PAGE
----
You know what? There is an Italian proverb that possibly does not make too much sense in English, but once translated it roughly says: “something can grow up from something” (this is the italian translation, but in english “one thing leads to another” would make more sense.
This is what happens when talking, reading or writing about something, and you suddenly come up with a new idea and other points for your conversation.
That’s what’s happened to me reading the article on SEO Mofo, regarding how to spam your competitor’s SERP. I wish such kind of thing didn’t happen, but unfortunately Black Hat SEO techniques are unlikely to die.
I guess this wasn’t the purpose of the SEO Mofo’s post, but such an article opened my eyes, and because things sometimes can’t be avoided, the best solution is trying “to live together as good friends”. Therefore, I tried to imagine a couple of good guidelines being able to mitigate the negative effects of a possible “query spam” attack.
Manage your DNS** properly **
From the blog example it is clear that creating the “ALL record” into your DNS is not a good choice. As some providers allow people to manage their own DNS records, have a look at it and see if the ALL record is there. A star (*) generally indicate such a record.
Apart from the beforehand scenario, another good reason falls into the web site promotion.
The canonicalization concept is going around the net for a few years or so, and many articles around the net tried to explain how to avoid the problem as well as the search engines did suggesting to promote only one version of the same web site.
I don’t want to go deep into the canonicalization aspect, as I expect you know what it is. However, because of that, it is clear that having your web site accessible with more than one URL, whether or not it is a subdomain or the second level domain name, is not useful at all.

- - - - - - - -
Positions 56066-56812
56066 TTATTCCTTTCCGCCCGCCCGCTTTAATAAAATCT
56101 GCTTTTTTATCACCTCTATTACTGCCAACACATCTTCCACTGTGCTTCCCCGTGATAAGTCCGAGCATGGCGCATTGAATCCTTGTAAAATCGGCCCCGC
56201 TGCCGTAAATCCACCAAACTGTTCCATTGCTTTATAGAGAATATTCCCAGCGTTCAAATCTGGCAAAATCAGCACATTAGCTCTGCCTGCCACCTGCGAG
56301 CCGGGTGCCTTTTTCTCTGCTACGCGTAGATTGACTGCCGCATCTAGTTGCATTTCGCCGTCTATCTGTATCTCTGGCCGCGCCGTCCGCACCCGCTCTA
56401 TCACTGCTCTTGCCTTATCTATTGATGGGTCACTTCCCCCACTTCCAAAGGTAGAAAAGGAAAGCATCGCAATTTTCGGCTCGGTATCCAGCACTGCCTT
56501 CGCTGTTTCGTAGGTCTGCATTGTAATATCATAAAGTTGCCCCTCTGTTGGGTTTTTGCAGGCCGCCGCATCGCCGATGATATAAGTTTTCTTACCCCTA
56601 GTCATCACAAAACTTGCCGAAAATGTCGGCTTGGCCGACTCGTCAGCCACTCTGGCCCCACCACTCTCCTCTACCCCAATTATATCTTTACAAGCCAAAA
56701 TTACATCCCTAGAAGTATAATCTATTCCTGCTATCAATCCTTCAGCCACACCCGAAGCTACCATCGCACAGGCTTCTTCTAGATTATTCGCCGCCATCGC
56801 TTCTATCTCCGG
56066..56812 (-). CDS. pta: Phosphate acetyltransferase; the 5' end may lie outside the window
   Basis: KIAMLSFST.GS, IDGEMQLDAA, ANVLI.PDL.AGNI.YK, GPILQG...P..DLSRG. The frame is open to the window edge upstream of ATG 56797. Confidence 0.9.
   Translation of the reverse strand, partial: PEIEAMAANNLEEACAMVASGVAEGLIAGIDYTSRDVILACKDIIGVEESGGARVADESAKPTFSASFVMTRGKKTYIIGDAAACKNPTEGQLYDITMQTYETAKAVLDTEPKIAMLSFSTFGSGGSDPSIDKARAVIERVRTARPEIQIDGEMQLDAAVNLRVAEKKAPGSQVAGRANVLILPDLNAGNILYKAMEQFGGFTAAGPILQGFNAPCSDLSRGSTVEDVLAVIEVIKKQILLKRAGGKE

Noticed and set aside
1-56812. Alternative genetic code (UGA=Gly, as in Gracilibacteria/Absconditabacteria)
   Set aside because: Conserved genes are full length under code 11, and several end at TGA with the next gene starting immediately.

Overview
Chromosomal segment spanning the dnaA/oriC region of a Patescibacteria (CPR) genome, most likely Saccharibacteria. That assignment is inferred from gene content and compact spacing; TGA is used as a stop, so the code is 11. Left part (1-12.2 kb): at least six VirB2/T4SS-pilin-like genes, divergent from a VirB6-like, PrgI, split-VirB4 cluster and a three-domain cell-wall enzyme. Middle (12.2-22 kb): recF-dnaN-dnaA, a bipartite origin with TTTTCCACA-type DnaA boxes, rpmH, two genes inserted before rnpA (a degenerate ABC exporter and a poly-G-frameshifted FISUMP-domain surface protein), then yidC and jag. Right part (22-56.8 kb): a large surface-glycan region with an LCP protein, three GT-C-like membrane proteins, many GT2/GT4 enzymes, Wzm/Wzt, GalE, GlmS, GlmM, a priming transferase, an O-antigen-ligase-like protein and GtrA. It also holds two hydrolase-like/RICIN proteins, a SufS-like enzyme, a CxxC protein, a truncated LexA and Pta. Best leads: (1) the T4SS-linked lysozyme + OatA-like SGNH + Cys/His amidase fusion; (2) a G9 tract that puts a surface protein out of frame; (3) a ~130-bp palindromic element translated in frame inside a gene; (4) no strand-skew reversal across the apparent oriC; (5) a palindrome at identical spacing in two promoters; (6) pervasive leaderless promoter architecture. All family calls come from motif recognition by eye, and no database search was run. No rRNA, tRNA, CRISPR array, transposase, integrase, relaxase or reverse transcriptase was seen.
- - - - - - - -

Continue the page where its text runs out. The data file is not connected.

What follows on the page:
So why bother creating such a record into the DNS to allow a web site to be reachable with everything you can came up with?
Robots.txt and the exclusion protocol
We all know what a robots.txt is, don’t we? All right, you don’t know, so I’ll briefly tell you. Robots.txt is a file which informs the search engines (who respect the protocol) which file or folder we don’t want to be crawled.
However, a good SEO should know that in certain circumstances the robots.txt directives may be ignored, in particular by Google.
So why would you bother creating a robots.txt file for specific file and folders that should contain only private stuff? Whenever possible, just use the .htaccess file or implement some sort of security restriction for the directory in order to avoid visits from unauthorized users. This limit the chance of revealing the structure of your web site and where your important documents are.
The suggestions given above won’t prevent all the black hat seo scenarios, nor are intended to mitigate all the side effects connected to the article I read, but I guess we can discuss it more, maybe starting another Seo conversation?